The business world is always inundated with an influx of hot topics and buzzwords that float in and out of the lexicon. Within the last few years, operational resilience and corporate bouncebackability have surely topped the charts of the hot and trendy, but what do they really mean and what is the difference?
Operational resilience has been a key principle for businesses and firms worldwide within the last couple years. While there is no one set definition, operational resilience refers to an organization’s ability to “bend but not break” when it comes to inevitable disruptions. According to the Computer Security Resource Center, operational resilience is defined as “the ability of systems to resist, absorb, and recover from or adapt to an adverse occurrence during operation that may cause harm, destruction, or loss of ability to perform mission-related functions.”
It should be emphasized that operational resilience refers to any disruption within (or outside) in regards to a business, whether it’s daily delivery systems, technology or security based or third-party related. What’s more important, operational resilience is not about the disruption, but rather the response to it and the ability to continue or resume function after an issue. More and more, organizations have become increasingly aware of possible threats to their organizations and develop strategies to anticipate and respond to those threats efficiently.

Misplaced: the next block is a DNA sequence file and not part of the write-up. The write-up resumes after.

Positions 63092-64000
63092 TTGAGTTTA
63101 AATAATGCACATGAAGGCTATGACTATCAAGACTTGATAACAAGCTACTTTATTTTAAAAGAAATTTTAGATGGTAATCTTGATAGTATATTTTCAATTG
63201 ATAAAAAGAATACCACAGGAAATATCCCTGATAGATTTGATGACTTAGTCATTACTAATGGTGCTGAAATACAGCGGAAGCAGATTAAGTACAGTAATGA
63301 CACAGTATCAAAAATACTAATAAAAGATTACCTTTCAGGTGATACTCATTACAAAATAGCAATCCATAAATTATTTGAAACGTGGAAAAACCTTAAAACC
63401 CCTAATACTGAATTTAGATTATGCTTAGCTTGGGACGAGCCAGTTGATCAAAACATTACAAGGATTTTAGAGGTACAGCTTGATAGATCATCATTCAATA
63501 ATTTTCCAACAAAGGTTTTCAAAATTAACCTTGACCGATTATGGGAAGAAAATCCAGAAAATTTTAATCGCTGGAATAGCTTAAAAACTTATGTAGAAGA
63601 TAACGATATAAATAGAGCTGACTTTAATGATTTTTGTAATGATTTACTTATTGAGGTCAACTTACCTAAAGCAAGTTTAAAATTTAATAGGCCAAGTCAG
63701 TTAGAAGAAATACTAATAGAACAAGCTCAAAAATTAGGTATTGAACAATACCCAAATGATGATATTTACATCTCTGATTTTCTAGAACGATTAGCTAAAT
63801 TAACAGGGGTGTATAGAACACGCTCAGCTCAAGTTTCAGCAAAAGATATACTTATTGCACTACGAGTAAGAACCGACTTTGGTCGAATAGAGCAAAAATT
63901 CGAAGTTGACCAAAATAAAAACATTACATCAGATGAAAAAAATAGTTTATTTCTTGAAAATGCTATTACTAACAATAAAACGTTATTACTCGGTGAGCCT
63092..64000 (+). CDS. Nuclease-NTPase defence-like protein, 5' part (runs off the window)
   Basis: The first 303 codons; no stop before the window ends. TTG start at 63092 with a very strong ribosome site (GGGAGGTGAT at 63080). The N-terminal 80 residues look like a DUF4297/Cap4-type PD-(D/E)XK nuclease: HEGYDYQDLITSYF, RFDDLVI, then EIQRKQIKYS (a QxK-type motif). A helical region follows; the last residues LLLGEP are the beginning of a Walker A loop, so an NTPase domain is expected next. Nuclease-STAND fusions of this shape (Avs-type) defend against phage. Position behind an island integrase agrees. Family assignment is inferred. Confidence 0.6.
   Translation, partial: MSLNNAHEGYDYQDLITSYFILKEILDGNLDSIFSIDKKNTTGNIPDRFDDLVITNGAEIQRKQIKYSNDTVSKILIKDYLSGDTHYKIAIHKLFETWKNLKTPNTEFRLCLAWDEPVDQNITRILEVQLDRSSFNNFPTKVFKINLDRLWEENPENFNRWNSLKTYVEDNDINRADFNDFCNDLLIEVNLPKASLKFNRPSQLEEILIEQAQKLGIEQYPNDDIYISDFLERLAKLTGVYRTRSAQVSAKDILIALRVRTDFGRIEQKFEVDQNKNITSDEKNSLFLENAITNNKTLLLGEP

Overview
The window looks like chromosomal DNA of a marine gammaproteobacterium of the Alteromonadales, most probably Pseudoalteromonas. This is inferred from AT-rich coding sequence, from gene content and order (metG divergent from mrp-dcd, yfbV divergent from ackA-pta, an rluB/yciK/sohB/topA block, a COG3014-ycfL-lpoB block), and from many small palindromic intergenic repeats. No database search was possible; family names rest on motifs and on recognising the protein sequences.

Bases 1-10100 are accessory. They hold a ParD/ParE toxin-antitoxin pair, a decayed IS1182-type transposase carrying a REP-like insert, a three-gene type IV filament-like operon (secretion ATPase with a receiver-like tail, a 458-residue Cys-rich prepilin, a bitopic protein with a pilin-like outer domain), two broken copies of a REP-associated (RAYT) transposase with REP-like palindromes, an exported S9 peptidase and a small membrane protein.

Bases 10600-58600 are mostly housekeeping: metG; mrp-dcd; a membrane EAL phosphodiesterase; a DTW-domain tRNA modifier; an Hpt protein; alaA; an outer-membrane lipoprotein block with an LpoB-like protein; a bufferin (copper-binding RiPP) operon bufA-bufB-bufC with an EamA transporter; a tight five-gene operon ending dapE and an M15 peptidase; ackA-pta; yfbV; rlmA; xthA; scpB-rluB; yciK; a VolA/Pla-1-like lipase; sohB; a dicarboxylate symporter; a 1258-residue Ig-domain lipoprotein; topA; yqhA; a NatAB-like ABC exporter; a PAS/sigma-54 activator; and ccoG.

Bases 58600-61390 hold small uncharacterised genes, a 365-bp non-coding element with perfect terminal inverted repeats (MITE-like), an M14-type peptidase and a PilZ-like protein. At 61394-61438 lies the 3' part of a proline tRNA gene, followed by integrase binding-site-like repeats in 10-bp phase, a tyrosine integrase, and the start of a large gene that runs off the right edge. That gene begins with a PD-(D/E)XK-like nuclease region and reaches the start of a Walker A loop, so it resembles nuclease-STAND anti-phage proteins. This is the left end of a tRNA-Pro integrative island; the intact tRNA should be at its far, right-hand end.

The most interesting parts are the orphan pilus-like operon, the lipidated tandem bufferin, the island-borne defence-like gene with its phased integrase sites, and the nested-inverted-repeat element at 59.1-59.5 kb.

Operational resilience relies on a framework that informatively anticipated specific disruptions and assesses a strategic approach to minimize the effects of those disruptions based on data.
Meanwhile, corporate bouncebackability is another term that’s been recently and increasingly hurled around within business circles, trade magazines and online articles, but what is it? And how does it differ from operational resilience?
Truthfully, they apply to the same concept and are very similar in spirit. Like operational resilience, corporate bouncebackability pertains to an organization’s preparedness for disruptions across all functions, processes and departments. Like operational resilience, it also calls for a centralized, homogeneous approach to mitigating risk.
Simply put, corporate bouncebackability applies the general concept of being able to recover from a setback in the corporate realm. At their core, operational resilience and corporate bouncebackability share the same principle, an organization’s ability to prepare for and recover from a disruption. However, operational resilience provides a clear framework of how to analyze and mitigate those disruptions.
You can think of it this way: corporate bouncebackability references the idea as a whole of a firm’s ability to “bounce back” successfully from a negative impact, where operational resilience concerns itself with a more detailed, comprehensive approach of how to identify those challenges, assess them and respond to them. Operational resilience is much more strategy and analysis based, while corporate bouncebackability refers to the general concept of resilience in business.
Both of these buzzwords have proved worthy of their buzz and firms should take note. Incorporating both concepts of operational resilience and corporate bouncebackability is a great and smart way to practice your firm’s preparedness and durability when faced with challenges.